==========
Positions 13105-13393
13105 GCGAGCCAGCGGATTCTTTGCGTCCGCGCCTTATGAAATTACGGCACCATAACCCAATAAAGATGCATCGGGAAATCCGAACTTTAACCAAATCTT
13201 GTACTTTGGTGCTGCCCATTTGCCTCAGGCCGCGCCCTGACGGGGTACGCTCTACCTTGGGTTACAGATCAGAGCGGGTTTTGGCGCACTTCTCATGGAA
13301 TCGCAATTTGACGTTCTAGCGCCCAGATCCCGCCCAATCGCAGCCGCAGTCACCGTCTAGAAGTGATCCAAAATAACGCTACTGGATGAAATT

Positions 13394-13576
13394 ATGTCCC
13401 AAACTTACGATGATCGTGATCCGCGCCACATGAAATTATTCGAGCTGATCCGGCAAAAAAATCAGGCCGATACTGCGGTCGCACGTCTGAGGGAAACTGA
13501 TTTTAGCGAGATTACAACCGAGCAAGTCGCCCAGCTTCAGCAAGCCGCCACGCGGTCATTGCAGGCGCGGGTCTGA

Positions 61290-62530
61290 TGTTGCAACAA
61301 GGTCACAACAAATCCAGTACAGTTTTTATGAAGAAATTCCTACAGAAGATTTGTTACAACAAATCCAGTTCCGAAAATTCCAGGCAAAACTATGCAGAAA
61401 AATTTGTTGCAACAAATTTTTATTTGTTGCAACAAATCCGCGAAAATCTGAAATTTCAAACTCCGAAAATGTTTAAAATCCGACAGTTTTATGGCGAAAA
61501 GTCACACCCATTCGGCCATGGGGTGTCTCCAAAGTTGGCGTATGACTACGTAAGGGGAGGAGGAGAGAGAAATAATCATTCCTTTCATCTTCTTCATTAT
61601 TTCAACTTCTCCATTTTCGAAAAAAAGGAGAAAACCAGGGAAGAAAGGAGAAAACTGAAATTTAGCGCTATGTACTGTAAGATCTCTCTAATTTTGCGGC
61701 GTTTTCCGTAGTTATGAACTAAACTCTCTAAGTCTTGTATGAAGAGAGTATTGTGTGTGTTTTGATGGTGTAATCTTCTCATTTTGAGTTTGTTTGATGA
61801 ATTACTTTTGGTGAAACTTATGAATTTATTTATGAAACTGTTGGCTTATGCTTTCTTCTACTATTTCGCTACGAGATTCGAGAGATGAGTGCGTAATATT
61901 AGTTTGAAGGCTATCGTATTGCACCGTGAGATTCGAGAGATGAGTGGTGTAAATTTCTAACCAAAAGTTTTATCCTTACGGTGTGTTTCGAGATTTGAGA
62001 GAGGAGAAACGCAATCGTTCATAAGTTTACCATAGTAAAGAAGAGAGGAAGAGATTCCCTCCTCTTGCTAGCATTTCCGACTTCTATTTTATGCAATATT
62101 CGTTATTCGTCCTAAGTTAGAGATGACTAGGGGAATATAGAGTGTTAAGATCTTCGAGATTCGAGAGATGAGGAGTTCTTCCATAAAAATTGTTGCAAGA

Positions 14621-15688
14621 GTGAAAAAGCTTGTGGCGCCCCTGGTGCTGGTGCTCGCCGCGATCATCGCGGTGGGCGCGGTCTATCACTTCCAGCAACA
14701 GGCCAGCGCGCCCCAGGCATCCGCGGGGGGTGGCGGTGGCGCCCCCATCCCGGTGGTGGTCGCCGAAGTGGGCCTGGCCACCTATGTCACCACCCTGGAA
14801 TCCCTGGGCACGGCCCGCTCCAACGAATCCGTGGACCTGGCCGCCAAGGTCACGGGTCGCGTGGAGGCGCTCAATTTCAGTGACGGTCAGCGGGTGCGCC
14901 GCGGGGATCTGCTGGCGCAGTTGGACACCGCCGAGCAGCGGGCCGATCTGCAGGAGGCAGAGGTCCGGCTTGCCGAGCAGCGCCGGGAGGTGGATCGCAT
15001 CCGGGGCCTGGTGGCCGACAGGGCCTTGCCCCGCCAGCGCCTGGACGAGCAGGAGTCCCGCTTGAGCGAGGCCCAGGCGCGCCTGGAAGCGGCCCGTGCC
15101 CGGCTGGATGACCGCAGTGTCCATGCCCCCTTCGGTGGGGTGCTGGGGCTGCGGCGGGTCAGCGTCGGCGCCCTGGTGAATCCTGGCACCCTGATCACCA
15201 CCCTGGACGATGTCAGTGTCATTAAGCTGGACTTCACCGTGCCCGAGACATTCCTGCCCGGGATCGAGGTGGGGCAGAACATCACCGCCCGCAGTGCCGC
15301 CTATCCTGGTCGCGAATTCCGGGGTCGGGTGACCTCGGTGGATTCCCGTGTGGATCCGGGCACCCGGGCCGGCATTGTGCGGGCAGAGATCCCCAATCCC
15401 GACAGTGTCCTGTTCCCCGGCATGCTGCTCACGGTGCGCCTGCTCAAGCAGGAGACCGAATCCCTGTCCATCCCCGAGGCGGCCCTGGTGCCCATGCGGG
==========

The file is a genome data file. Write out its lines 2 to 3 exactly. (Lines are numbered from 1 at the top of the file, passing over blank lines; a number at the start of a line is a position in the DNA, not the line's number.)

13105 GCGAGCCAGCGGATTCTTTGCGTCCGCGCCTTATGAAATTACGGCACCATAACCCAATAAAGATGCATCGGGAAATCCGAACTTTAACCAAATCTT
13201 GTACTTTGGTGCTGCCCATTTGCCTCAGGCCGCGCCCTGACGGGGTACGCTCTACCTTGGGTTACAGATCAGAGCGGGTTTTGGCGCACTTCTCATGGAA